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A top priority for separating parents is sorting out financial support for their children. Trust in our experience to guide you through the options.
Our child maintenance lawyers can help you agree how much you or your former partner should pay, change the terms of an existing agreement, or help if maintenance payments have stopped.
Our family lawyers regularly work with a wide range of clients to secure appropriate child maintenance following divorce or separation. What they are known for is their strong experience in dealing with the more complex and tricky problems that can sometimes arise, and their practical solution-focussed approach.
If you’re not married, you can’t claim maintenance from your ex for your own needs, but you can make financial claims on behalf of your child. This is because parents have a legal duty to financially contribute to their children’s upbringing regardless of whether they see them or not. The most common form of financial support for children is child maintenance – a regular, reliable financial support paid towards a child’s day-to-day living costs.
The parent without the main day-to-day care of the child (the parent who pays, sometimes called the non-resident parent or NRP) pays child maintenance to the parent with the main day-to-day care (the parent who receives maintenance, sometimes called the parent with care or PWC).
A child means someone who’s under 16, or under 20 if they’re in approved education or training. You can get child maintenance if:
You’ll have to pay child maintenance if you:
You and your ex can agree whatever maintenance arrangements suit you and your family. However, many people like to use the formula used by the Child Maintenance Service when they are asked to assess how much maintenance should be paid. The formula takes into account the paying parent's gross income (less pension contributions) and calculates a percentage figure of this amount. The formula takes into account things like if the child has overnight stays with the paying parent, or if the paying parent has other children living with them. You can find their useful calculator here.
There are three different ways to arrange child maintenance:
If you can, it’s best for you to arrange child maintenance directly with your child’s other parent. It’s called making a private or ‘family-based’ arrangement. You could try using mediation if you are finding it difficult to reach an agreement. It avoids the need to go to the CMS who charge for their services, as well as avoiding costly and stressful court proceedings. It’s also much easier (and quicker) to adapt a private arrangement if your family’s circumstances change.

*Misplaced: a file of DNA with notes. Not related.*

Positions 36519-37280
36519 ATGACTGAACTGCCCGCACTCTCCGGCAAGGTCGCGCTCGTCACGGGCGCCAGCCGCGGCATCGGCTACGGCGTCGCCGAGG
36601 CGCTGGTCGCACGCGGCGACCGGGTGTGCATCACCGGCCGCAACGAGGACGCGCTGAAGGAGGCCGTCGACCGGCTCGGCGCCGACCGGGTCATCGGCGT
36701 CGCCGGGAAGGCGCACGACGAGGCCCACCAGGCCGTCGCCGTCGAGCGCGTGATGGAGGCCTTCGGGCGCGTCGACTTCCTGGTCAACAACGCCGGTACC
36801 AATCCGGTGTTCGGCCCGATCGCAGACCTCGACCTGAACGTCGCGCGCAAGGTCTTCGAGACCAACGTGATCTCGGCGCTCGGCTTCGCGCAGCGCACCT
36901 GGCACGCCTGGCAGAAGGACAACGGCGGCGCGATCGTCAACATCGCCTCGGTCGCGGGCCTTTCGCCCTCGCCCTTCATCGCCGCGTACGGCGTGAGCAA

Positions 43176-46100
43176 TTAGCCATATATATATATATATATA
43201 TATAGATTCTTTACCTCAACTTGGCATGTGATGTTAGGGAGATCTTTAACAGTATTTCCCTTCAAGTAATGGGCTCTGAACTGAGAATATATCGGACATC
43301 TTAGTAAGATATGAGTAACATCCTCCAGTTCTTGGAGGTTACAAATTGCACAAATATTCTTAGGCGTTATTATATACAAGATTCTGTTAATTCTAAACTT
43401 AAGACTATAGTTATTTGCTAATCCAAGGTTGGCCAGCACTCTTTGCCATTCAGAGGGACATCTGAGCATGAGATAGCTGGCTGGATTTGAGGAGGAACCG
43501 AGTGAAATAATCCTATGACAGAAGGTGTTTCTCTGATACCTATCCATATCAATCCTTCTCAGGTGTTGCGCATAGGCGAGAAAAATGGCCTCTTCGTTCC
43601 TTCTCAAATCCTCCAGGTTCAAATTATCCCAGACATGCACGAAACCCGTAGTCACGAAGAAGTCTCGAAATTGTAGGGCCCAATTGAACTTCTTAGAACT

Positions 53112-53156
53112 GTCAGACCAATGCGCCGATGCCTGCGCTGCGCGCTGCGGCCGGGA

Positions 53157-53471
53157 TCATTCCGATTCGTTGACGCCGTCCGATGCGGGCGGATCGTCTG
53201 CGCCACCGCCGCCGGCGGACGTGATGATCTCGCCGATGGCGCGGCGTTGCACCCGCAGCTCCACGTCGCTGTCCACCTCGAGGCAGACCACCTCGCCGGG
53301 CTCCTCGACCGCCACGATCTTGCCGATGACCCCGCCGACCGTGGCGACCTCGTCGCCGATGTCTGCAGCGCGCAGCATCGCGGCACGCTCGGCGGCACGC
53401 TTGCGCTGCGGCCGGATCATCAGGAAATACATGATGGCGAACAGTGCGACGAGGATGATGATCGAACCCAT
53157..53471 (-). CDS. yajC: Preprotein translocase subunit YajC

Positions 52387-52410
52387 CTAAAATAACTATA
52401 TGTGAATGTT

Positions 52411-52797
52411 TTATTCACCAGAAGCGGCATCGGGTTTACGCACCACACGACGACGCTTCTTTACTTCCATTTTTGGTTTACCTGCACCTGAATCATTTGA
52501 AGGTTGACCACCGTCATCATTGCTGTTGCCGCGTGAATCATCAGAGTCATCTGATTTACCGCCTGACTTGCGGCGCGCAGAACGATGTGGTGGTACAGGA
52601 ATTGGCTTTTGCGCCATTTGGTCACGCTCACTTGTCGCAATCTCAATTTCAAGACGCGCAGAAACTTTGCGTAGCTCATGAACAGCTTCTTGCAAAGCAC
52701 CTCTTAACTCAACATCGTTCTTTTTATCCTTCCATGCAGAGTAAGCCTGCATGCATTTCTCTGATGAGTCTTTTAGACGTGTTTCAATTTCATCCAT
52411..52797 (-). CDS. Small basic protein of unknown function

However, family-based arrangements are not legally enforceable, so they are not suitable for all families. To make the agreement legally binding, you can apply to the court to turn it into a consent order. However, either parent can opt out after 12 months and go to the CMS and ask them to calculate the maintenance payable.
If a private arrangement isn’t suitable for you, you can apply to the Child Maintenance Service. You’ll need to pay a £20 fee unless you’re under 19 or have experienced domestic violence or abuse. You can apply to the CMS if you:
You might have to go to court to arrange maintenance. You’ll have to do this if the parent paying maintenance:
You’ll also have to go to court to ask for more maintenance if you have to pay for extra things like the cost of your child’s disability or their education. This is because the CMS doesn’t take these extra costs into account in its calculation.
We're ready to help you overcome whatever challenges you're facing. Working with our team of dedicated family lawyers, there's no area of family law where we can't assist you.
Contact our family and children law team or sign up for updates from us today.
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